Moderator: HAZ - Moderators
That sounds like a pretty one-sided deal. Do you have a link to where I can read more about the costs and such that you cite?azbackpackr wrote:The cost of that is supposedly going to be $65 million or more, just for the initial outlay, for which the tribe would have to take out a loan.
The Scottsdale developer would end up with about 95% of the profits. The remaining profits going to the tribe would not be enough to make the payments on the loan they'd have to get. It is a total ripoff for the tribe, they will lose and lose again.
Looks like many of the financial projections are based on GCW as well as NPS south rim visitation numbers. GCW now gets over 1 million visitors per year. I agree that the Escalade would get many more than that due to location.nonot wrote:One wonders if there is data to compare to the toilet bowl?
I'm sure our new President (elect) will favor the "Developer" in this case....(I realize that USFS already denied the Tusayan developers a needed permit, but that decision can be overturned. And it's a sure bet that the next head of USFS will value $$$$ more than ecosystems.)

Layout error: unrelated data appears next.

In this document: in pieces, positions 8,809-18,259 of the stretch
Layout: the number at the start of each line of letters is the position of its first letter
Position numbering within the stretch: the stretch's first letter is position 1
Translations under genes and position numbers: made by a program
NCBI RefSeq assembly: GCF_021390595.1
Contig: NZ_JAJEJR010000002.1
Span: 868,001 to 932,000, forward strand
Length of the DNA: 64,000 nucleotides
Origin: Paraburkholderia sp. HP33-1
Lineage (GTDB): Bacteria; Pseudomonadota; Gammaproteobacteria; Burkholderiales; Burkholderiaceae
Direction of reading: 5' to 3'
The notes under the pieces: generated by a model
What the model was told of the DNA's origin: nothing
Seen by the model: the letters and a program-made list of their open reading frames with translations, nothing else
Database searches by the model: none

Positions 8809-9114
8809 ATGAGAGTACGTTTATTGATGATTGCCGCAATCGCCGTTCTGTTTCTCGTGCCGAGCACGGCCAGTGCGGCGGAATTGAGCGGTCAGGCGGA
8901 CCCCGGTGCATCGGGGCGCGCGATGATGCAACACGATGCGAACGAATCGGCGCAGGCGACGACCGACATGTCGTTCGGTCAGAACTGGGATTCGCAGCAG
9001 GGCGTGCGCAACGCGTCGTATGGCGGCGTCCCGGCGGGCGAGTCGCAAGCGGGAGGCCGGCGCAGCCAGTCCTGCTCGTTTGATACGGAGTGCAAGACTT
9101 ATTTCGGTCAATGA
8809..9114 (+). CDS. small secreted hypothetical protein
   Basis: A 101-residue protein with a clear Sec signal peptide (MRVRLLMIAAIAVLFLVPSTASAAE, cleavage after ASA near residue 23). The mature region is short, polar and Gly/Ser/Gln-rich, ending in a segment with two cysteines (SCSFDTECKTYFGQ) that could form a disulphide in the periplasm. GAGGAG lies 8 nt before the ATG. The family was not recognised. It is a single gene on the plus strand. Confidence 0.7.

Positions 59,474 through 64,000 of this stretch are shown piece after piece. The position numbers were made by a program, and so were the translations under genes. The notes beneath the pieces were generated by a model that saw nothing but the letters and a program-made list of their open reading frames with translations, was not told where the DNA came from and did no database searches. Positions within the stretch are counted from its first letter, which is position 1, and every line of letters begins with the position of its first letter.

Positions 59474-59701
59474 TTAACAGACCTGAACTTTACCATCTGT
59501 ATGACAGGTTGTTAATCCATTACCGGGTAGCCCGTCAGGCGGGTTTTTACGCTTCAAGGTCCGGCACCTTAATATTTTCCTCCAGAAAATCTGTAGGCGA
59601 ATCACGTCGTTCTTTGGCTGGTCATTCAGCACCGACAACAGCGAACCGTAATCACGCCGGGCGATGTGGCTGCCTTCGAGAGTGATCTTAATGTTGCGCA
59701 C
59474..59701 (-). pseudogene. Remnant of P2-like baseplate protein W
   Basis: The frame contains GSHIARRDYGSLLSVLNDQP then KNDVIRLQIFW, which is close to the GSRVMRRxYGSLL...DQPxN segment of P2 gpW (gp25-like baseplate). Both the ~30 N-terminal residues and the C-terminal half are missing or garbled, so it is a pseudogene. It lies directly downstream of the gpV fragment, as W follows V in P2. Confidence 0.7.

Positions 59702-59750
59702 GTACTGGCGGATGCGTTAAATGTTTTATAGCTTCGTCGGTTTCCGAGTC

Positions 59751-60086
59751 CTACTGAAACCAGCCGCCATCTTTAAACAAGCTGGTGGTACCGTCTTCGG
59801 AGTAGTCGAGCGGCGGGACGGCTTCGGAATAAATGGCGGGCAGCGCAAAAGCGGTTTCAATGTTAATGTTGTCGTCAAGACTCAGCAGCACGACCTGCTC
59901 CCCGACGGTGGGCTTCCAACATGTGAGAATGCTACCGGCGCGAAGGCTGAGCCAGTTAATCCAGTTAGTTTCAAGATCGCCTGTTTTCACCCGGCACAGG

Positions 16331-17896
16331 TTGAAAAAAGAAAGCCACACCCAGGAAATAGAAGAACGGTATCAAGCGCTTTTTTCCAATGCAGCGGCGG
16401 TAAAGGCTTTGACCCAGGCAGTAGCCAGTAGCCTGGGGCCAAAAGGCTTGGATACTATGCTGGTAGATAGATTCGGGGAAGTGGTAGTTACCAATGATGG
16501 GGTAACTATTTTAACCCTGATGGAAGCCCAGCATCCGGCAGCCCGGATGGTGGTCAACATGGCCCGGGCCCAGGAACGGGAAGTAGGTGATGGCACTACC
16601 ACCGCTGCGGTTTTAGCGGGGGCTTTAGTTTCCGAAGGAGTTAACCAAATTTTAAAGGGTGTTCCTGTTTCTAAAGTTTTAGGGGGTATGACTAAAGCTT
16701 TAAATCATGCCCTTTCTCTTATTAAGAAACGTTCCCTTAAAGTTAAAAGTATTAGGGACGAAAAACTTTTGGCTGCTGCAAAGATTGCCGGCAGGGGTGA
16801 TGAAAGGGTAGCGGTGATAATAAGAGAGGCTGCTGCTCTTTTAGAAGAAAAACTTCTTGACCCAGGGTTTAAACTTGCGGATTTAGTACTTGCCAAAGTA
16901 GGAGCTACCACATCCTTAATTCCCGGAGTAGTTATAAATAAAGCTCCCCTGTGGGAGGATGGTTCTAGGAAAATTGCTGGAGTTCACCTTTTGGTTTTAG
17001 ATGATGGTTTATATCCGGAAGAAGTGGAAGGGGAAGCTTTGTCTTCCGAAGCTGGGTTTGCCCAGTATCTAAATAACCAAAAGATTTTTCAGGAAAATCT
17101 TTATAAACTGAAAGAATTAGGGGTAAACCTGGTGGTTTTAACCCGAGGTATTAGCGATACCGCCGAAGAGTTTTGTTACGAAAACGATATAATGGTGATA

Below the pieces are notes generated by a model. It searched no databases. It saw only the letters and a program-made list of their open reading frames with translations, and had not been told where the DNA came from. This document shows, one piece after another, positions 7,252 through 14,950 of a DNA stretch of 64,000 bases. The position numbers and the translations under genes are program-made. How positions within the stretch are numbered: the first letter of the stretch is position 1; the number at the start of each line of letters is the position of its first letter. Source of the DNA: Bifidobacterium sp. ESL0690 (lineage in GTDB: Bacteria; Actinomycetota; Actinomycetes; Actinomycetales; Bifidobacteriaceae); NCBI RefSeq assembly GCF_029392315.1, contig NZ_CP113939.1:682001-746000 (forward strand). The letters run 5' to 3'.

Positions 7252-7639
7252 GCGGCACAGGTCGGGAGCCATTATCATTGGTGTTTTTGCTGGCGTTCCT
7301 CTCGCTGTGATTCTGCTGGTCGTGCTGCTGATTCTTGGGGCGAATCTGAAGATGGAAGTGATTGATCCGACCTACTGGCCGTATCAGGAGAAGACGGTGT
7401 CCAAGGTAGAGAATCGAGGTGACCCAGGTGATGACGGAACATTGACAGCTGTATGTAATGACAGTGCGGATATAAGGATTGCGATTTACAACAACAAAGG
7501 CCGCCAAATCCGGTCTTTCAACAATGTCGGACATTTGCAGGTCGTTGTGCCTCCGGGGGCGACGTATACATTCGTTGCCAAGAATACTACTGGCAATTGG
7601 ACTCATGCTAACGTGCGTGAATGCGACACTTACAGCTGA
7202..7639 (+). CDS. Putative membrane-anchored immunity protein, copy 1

http://azdailysun.com/news/local/navajo ... 93b55.htmlNavajo tribal lawmakers leery of developing sacred land at one of the Seven Natural Wonders of the World said no Tuesday to a multimillion-dollar project to build an aerial tram to take paying visitors to a riverside boardwalk in the Grand Canyon.
The Navajo Nation Tribal Council voted 16-2 during a special session in opposition of the legislation. It was the first time the full council had taken up the measure since it was first introduced last year.